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Right Idea, Wrong Reasons

An anonymous op-ed in this week’s East Texas Review comes to the right general conclusions about and prizes:

But it is becoming apparent that it is a venue that cannot be ignored for long. SpaceShipOne?s June 21 flight was surrounded by a rave-like atmosphere, where hundreds of space enthusiasts braved gale-force winds and arid desert heat to camp out and be there when the historic flight occurred.
Whether or not any company succeeds at meeting the Ansari X Prize?s requirements by its Jan. 1, 2005, deadline, this financial incentive has proven to be a great way of generating a large amount of public interest with relatively little cash outlay.

…but bases this conclusion on faulty premises:

In October 2003, China sent its first astronaut into space. With Yang Liwei?s 14 orbits around Earth, China became only the third country in the world to have sent a man into space. In what U.S. officials claim was an unconnected move [why describe it as a “claim” when the evidence indicates there was no such connection?], four months later, President George W. Bush announced a new U.S. space policy whose goals include putting a man on the moon. Again.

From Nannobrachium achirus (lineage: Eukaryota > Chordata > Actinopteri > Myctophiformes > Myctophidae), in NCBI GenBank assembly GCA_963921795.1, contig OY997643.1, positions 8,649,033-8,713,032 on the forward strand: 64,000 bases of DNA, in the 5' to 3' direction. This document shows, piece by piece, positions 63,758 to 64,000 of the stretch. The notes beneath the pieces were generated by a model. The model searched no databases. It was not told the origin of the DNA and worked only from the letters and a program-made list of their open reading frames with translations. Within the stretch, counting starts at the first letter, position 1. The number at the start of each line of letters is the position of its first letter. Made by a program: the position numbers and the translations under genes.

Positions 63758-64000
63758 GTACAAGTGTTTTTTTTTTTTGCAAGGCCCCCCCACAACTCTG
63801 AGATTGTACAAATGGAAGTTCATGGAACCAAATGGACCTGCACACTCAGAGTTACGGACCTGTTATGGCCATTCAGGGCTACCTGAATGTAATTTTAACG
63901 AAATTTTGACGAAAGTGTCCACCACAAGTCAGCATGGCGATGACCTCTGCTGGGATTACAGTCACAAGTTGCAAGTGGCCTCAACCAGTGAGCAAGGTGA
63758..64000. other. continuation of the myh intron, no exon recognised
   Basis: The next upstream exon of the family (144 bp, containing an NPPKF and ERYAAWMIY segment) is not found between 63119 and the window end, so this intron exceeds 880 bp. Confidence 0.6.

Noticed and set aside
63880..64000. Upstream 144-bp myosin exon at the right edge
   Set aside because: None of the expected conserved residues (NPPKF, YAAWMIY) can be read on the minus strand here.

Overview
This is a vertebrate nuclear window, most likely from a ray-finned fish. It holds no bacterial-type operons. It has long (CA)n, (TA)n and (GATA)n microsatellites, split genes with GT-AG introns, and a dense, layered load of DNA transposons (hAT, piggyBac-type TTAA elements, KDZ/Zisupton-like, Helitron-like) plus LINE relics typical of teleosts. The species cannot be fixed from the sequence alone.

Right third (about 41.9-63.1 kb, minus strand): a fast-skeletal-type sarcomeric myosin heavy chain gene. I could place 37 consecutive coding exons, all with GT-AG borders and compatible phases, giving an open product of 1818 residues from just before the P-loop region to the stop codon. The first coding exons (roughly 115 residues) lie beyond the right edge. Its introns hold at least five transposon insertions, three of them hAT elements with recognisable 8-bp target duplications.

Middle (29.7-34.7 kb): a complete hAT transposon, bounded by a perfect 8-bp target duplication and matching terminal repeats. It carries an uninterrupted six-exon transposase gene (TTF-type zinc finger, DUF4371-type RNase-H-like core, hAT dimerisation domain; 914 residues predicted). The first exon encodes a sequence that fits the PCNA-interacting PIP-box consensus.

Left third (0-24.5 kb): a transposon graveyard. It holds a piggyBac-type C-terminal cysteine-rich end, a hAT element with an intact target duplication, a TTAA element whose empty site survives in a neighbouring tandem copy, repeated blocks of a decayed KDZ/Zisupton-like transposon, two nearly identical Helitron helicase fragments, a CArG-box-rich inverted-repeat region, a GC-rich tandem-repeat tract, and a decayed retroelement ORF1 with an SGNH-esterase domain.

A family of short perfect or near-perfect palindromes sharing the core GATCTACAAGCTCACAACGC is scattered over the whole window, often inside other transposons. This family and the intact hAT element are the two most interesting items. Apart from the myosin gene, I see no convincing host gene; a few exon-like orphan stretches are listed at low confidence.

For the United States to repeat an accomplishment that is decades-old is no one?s idea of a technical achievement [because we couldn’t possibly do it better now or get more out of it than they did in 1969-1972…]. However, boosters in the government argue that a manned space program has one benefit. At a time when NASA?s scientific satellites are being quietly de-orbited due to funding concerns, a demoralized reusable launch program [what reusable launch pr– oh, they mean Shuttle…] is riddled with defense contractor scandal [what scandal is this?], and the United States must use Russian crafts to get to the International Space Station since no American shuttles are up to the trip [sure they are, for a while longer — but politically, the agency has to make a show of making safety improvements before flying them again], a manned space program could re-spark the American public?s imagination and thus fervor for space.

On the bright side, the author(s) didn’t toss out the fictitious trillion-dollar pricetag.

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